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Freshfields Risk & Compliance

| 1 minute read

Criminal Justice Bill: Further expansion of principle attributing criminal liability of senior managers to corporates

Hot off the heels of the Economic Crime and Corporate Transparency Act 2023 (ECCTA) receiving Royal Assent, earlier this month the Criminal Justice Bill was introduced to Parliament (Bill and Explanatory Notes). The Bill proposes reforms to various aspects of criminal law, including a further expansion of the 'identification principle’ to allow criminal liability to be attributed to companies and partnerships whose ‘senior managers’ commit any criminal offences while acting within the actual or apparent scope of their authority. Senior manager is defined as an individual who plays a significant role in: (i) the making of decisions about how the whole or a substantial part of the activities of the body corporate or partnership are to be managed or organised; or (ii) the managing or organising of the whole or a substantial part of those activities.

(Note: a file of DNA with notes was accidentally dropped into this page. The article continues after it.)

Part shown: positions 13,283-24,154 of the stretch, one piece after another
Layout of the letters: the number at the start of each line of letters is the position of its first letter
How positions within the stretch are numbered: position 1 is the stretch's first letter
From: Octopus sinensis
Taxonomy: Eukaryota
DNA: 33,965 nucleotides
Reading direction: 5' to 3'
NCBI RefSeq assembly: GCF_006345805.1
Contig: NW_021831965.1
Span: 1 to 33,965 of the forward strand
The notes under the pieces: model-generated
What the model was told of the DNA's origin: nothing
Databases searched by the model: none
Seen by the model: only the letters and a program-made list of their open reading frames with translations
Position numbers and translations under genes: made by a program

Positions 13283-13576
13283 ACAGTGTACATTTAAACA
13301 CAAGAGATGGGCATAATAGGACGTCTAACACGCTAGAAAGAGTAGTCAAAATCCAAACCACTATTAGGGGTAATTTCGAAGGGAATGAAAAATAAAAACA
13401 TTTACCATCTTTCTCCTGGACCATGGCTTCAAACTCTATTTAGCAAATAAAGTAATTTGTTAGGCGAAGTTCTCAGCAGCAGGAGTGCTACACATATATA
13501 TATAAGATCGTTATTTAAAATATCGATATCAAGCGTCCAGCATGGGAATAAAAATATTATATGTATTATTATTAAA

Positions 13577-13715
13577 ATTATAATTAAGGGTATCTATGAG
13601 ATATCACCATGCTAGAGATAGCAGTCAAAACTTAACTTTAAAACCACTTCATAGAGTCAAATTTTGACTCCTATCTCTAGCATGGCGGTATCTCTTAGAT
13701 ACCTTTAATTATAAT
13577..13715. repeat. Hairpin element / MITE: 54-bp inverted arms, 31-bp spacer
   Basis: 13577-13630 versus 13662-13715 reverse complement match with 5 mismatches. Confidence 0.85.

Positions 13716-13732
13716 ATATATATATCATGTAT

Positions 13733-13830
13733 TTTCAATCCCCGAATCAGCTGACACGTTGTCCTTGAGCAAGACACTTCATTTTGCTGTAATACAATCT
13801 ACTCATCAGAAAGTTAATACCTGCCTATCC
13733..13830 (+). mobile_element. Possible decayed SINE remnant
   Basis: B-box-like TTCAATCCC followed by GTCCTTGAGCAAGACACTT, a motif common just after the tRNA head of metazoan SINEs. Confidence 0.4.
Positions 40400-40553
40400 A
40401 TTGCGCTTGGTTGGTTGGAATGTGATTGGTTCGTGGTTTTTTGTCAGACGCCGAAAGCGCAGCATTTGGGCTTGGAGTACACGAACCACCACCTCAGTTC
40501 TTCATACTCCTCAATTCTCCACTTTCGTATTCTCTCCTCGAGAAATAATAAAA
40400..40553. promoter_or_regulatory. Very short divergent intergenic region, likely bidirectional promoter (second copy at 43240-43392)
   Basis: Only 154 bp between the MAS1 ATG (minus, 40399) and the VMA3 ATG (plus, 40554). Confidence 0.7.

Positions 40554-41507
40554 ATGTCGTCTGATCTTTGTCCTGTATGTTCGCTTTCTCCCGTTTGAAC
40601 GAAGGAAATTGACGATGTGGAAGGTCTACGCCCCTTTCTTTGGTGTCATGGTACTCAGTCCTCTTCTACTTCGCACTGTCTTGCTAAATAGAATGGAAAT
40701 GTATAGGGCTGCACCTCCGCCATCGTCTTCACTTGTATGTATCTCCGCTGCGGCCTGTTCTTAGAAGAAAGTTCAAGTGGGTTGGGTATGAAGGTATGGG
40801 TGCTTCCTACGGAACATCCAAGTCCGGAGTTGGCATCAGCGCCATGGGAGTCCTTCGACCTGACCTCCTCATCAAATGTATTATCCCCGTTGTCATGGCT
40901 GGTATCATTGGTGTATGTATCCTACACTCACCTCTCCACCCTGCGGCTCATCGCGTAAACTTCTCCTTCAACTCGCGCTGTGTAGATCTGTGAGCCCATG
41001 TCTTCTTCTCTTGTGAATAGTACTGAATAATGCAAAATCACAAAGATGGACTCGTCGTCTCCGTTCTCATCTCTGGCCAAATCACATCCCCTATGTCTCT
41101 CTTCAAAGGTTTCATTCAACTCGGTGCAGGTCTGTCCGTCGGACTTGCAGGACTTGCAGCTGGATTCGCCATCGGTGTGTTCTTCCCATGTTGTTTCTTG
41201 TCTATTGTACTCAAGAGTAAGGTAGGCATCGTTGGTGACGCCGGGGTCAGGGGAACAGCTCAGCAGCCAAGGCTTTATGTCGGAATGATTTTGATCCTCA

The Bill would repeal and replace a provision just introduced by the ECCTA and which is due to come into force on 26 December 2023. As we have explained in our blog, that provision of the ECCTA expands the identification principle to provide that the actions of ‘senior managers’ can be attributed to an organisation for the purposes of establishing liability for certain listed economic crime offences against that organisation. Previously, an organisation could generally only be found criminally liable for misconduct committed by individuals that could be identified as its ‘directing mind and will’. The ECCTA therefore provides a new statutory route to corporate liability for certain specified offences and enables the misconduct of a larger class of senior representatives to be attributed to an organisation. 

The Bill goes further than the ECCTA and expands this new statutory route by applying to any criminal offences committed by senior managers (the definition of senior manager in the Bill is the same as in the ECCTA). For more on the identification principle and its widening under the ECCTA, see our recent blog: Preparing senior managers for reformed corporate criminal liability.


corporate crime